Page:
Advanced Search
MyIDEAS: Login

Why Companies Go Private in Emerging Markets? Evidence from Poland

Contents:

Author Info

  • Oskar Kowalewski

    (Leon Kozminski Academy of Entrepreneurship & Managment)

  • Krzysztof Jackowicz

    (Leon Kozminski Academy of Entrepreneurship & Managment)

Abstract

In recent years the number of going private transactions has sharply increased in emerging markets. The purpose of this study is to establish the financial characteristics of companies that have gone private using a dataset comprising of Polish companies. We use a probit model to distinguish the difference between firms that went private and companies that did not. We find that the probability of going private grew with a rise in the concentration of foreign ownership, an increase in the relative level of free cash flows, a decrease in the level of long term debt, and a decrease in the liquidity of share trading. The results obtained are important both for investors wishing to identify entities characterized by a high likelihood of going private and for governmental authorities evaluating the methods and rationality of privatization mature state- owned enterprises.

Download Info

If you experience problems downloading a file, check if you have the proper application to view it first. In case of further problems read the IDEAS help page. Note that these files are not on the IDEAS site. Please be patient as the files may be large.
File URL: http://128.118.178.162/eps/fin/papers/0511/0511013.pdf
Download Restriction: no

Bibliographic Info

Paper provided by EconWPA in its series Finance with number 0511013.

as in new window
Length: 30 pages
Date of creation: 25 Nov 2005
Date of revision:
Handle: RePEc:wpa:wuwpfi:0511013

Note: Type of Document - pdf; pages: 30
Contact details of provider:
Web page: http://128.118.178.162

Related research

Keywords: Going Private; free cash flow; information asymmetry; ownership structure; emerging markets;

Find related papers by JEL classification:

This paper has been announced in the following NEP Reports:

References

References listed on IDEAS
Please report citation or reference errors to , or , if you are the registered author of the cited work, log in to your RePEc Author Service profile, click on "citations" and make appropriate adjustments.:
as in new window
  1. Gilson, Stuart C., 1989. "Management turnover and financial distress," Journal of Financial Economics, Elsevier, vol. 25(2), pages 241-262, December.
  2. Halpern, Paul & Kieschnick, Robert & Rotenberg, Wendy, 1999. "On the Heterogeneity of Leveraged Going Private Transactions," Review of Financial Studies, Society for Financial Studies, vol. 12(2), pages 281-309.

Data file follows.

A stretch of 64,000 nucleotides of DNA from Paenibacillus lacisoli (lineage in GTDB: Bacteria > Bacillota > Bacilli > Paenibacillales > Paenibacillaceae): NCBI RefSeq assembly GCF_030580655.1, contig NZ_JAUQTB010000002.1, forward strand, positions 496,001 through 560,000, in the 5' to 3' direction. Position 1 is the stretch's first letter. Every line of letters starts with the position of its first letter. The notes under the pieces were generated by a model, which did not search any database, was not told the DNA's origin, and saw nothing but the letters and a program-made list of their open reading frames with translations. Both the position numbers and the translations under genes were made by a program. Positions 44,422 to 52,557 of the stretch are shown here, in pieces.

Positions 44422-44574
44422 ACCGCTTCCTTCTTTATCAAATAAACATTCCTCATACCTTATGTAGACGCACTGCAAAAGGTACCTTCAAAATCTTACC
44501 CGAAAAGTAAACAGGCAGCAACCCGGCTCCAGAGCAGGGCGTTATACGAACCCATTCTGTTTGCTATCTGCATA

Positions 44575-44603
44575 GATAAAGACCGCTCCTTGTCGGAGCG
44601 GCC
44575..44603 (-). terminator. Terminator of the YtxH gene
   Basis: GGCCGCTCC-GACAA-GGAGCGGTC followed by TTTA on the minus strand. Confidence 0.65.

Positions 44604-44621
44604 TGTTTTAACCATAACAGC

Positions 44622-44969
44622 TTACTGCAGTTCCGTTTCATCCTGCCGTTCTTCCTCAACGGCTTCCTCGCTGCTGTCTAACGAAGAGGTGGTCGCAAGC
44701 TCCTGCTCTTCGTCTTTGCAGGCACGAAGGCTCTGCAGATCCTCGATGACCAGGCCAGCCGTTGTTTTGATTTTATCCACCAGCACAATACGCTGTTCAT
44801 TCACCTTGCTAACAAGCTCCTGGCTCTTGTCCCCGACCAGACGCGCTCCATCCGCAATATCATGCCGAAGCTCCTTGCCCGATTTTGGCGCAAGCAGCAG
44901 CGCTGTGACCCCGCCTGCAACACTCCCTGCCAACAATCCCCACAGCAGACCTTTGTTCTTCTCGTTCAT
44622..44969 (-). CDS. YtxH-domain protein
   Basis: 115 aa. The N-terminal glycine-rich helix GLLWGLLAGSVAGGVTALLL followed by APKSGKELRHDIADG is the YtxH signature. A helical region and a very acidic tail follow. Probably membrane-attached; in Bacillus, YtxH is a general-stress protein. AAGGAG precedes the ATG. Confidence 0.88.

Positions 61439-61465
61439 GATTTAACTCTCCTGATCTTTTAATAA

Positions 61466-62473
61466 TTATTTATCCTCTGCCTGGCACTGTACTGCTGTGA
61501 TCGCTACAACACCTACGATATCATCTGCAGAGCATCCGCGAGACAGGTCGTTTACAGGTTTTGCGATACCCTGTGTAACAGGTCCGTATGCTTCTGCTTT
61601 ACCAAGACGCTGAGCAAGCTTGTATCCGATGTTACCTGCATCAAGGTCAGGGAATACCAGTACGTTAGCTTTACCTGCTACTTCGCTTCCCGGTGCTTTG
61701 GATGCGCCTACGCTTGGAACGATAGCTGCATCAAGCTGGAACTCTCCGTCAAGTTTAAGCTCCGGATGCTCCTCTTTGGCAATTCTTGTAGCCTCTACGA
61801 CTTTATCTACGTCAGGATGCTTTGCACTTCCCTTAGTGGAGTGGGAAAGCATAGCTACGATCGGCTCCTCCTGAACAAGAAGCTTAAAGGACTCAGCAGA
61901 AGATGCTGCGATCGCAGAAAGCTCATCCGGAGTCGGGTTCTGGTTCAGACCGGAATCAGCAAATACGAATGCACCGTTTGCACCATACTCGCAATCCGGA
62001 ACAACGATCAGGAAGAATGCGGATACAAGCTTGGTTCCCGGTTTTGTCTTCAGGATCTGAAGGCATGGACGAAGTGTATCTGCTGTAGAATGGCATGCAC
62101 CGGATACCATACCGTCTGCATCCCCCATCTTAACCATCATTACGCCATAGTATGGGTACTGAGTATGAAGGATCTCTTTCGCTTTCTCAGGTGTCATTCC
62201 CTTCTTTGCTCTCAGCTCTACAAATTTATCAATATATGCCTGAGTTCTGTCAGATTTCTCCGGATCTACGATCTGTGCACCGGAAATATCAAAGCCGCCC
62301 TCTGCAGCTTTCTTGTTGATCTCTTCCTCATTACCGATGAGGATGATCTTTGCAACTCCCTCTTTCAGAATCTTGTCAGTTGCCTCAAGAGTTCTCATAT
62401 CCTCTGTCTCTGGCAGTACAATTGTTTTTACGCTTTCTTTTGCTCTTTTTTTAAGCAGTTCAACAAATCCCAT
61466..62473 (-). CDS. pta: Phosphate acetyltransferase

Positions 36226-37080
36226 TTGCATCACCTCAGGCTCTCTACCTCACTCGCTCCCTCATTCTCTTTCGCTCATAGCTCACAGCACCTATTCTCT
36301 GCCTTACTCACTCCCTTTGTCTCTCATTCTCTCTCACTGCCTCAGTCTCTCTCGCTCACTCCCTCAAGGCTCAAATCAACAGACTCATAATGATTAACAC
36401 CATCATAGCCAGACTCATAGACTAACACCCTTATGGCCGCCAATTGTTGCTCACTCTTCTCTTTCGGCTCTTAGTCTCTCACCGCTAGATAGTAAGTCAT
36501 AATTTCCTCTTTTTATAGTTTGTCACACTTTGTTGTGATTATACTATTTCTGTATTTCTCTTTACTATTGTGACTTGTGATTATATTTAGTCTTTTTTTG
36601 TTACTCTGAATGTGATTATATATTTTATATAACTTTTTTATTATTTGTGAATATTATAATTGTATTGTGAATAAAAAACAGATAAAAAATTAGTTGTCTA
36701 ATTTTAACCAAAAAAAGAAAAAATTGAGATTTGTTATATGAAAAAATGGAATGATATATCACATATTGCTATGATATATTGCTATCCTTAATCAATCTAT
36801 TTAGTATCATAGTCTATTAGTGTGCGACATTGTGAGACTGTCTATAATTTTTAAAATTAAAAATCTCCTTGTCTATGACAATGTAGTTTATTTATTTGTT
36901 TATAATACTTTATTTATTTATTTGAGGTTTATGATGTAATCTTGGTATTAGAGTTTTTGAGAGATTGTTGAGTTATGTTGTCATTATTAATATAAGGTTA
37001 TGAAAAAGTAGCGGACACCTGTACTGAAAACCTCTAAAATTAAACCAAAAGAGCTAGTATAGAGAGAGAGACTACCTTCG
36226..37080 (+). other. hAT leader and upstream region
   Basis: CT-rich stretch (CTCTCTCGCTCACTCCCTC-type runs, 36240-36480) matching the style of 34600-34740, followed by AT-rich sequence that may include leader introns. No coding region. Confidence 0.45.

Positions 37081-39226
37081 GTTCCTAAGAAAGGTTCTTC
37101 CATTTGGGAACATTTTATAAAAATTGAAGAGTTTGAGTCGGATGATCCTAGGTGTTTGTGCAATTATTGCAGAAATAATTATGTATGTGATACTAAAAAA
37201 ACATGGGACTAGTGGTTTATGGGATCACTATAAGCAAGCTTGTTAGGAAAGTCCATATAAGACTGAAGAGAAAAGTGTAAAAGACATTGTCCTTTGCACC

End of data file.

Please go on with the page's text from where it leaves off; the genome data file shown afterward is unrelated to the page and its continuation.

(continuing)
3. Jensen, Michael C, 1986. "Agency Costs of Free Cash Flow, Corporate Finance, and Takeovers," American Economic Review, American Economic Association, vol. 76(2), pages 323-29, May.
  4. Elitzur, Ramy & Halpern, Paul & Kieschnick, Robert & Rotenberg, Wendy, 1998. "Managerial incentives and the structure of management buyouts," Journal of Economic Behavior & Organization, Elsevier, vol. 36(3), pages 347-367, August.
  5. Robert L. Kieschnick, Jr, 1998. "Free Cash Flow and Stockholder Gains in Going Private Transactions Revisited," Journal of Business Finance & Accounting, Wiley Blackwell, vol. 25(1&2), pages 187-202.
  6. Servaes, Henri, 1994. "Do Takeover Targets Overinvest?," Review of Financial Studies, Society for Financial Studies, vol. 7(2), pages 253-77.
Full references (including those not matched with items on IDEAS)

Citations

Citations are extracted by the CitEc Project, subscribe to its RSS feed for this item.
as in new window

Cited by:
  1. Pop, Diana & Pop, Adrian & Chemla, Gilles, 2010. "Privatization and governance regulation in frontier emerging markets: The case of Romania," Economics Papers from University Paris Dauphine 123456789/7707, Paris Dauphine University.

Lists

This item is not listed on Wikipedia, on a reading list or among the top items on IDEAS.

Statistics

Access and download statistics

Corrections

When requesting a correction, please mention this item's handle: RePEc:wpa:wuwpfi:0511013. See general information about how to correct material in RePEc.

For technical questions regarding this item, or to correct its authors, title, abstract, bibliographic or download information, contact: (EconWPA).

If you have authored this item and are not yet registered with RePEc, we encourage you to do it here. This allows to link your profile to this item. It also allows you to accept potential citations to this item that we are uncertain about.

If references are entirely missing, you can add them using this form.

If the full references list an item that is present in RePEc, but the system did not link to it, you can help with this form.

If you know of missing items citing this one, you can help us creating those links by adding the relevant references in the same way as above, for each refering item. If you are a registered author of this item, you may also want to check the "citations" tab in your profile, as there may be some citations waiting for confirmation.

Please note that corrections may take a couple of weeks to filter through the various RePEc services.